Participants at a forum on water and territory point to NCA as an important tool to help with a long-term management plan.
Features and Blogs
This blog explores how natural capital accounting will help governments like the Philippines achieve a delicate balance between their economies, ecology and environment.
The question: "Can Accounting for Natural Capital Be a Game-Changer for Development?" brought in dozens of comments from policy makers, NCA practitioners, natural scientists, and representatives of the private sector between May 21-June 5, 2015.
This new series is a compilation of examples on how natural capital accounts have been used in informing policies on development in countries.
Ecotourism helps the poor in Madagascar bolster incomes while conserving natural capital. Forests in national parks also play a role in holding and regulating water for agriculture.
At the Fifth Annual WAVES Partnership Meeting, countries shared key findings from their work on NCA.
On the first day of the event, Advancing Natural Capital in Government, Business, and Finance, representatives from the three corners of the NCA Triangle: government, business and finance, discussed the role of natural capital during a panel discussion on developments in the three sectors and the landscape of existing collaboration and links between initiatives.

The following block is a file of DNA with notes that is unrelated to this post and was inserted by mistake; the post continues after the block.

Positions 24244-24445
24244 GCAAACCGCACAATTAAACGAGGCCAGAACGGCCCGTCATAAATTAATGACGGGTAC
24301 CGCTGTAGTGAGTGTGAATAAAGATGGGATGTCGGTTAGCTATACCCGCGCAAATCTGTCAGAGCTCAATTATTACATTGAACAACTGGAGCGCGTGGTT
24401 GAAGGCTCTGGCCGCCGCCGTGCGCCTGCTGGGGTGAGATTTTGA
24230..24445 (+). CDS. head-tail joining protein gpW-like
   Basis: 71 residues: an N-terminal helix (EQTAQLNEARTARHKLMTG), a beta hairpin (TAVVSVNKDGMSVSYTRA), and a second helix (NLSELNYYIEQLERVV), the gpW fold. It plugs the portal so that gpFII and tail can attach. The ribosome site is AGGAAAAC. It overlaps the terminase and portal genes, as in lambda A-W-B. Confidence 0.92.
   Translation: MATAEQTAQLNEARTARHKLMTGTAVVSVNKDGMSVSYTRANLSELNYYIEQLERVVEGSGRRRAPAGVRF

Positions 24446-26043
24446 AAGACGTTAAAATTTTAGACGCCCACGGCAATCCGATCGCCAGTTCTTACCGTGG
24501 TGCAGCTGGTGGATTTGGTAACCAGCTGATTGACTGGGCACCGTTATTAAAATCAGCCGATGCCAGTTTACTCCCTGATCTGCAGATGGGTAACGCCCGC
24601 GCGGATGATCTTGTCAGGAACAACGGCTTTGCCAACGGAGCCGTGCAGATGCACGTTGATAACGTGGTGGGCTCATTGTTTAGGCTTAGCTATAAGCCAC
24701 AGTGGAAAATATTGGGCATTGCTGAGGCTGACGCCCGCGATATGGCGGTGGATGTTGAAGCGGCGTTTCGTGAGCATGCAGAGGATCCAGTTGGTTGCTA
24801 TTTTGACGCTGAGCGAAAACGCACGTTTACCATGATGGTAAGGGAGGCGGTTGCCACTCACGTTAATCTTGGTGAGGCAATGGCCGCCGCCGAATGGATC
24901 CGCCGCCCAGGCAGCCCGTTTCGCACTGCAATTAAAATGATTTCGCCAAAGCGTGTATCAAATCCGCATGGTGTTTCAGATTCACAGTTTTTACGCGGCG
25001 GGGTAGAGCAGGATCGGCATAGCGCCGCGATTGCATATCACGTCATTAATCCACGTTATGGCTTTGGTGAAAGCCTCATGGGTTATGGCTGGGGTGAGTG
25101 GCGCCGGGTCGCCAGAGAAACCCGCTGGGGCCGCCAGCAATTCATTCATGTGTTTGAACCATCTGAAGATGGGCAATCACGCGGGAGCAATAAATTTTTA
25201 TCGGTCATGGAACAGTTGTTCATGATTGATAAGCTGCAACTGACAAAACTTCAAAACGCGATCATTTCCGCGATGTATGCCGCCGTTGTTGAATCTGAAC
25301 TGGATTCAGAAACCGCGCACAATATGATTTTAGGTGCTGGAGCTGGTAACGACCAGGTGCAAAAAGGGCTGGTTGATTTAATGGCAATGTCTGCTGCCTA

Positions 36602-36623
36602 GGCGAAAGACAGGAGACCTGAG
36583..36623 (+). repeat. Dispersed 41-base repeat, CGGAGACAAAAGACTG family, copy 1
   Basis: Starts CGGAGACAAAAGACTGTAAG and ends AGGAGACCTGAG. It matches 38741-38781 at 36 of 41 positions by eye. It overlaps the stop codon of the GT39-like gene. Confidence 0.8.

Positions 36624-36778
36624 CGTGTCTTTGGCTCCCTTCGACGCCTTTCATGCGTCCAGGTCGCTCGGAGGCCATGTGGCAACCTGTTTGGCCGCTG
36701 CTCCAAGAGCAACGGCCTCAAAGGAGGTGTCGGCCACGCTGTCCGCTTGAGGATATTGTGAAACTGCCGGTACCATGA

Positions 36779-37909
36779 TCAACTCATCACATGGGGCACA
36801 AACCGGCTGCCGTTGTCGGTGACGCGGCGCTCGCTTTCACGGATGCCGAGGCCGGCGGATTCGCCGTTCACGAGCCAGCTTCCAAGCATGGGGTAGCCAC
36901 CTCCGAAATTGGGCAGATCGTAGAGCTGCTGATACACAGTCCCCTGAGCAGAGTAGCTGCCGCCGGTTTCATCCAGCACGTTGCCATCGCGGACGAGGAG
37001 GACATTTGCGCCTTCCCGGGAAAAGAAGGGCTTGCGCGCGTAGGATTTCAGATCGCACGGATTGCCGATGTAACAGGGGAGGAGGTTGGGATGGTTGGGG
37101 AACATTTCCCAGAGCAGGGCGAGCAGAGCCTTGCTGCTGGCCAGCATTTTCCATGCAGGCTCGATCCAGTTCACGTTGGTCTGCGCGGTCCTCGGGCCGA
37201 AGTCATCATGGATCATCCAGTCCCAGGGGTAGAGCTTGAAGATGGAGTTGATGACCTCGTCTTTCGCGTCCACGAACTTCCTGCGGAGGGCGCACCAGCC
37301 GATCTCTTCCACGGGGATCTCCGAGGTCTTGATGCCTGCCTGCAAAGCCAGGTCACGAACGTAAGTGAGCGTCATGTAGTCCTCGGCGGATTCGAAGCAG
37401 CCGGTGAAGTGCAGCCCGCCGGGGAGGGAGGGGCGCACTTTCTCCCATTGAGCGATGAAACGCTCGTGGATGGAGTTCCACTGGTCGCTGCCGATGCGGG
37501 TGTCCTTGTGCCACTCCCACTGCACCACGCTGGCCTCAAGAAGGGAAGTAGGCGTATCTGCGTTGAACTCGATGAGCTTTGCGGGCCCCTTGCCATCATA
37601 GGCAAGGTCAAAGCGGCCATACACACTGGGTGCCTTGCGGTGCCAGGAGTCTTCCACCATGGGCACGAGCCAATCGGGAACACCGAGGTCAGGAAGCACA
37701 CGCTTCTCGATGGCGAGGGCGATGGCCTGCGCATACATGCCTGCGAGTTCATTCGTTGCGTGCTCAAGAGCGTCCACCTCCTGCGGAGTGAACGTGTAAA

The World Bank Group hosted a two-day event that brought together 60 experts with multi-sector expertise to find synergies on accounting for natural capital.
More than 150 stakeholders gathered to mark World Water Day and discuss the urgent need to sustainably manage scarce water resources.
Australia's latest accounts show a broad and cohesive picture of environmental stocks, flows and transactions. The 2015 version includes information on carbon stocks and environmental expenditure accounts.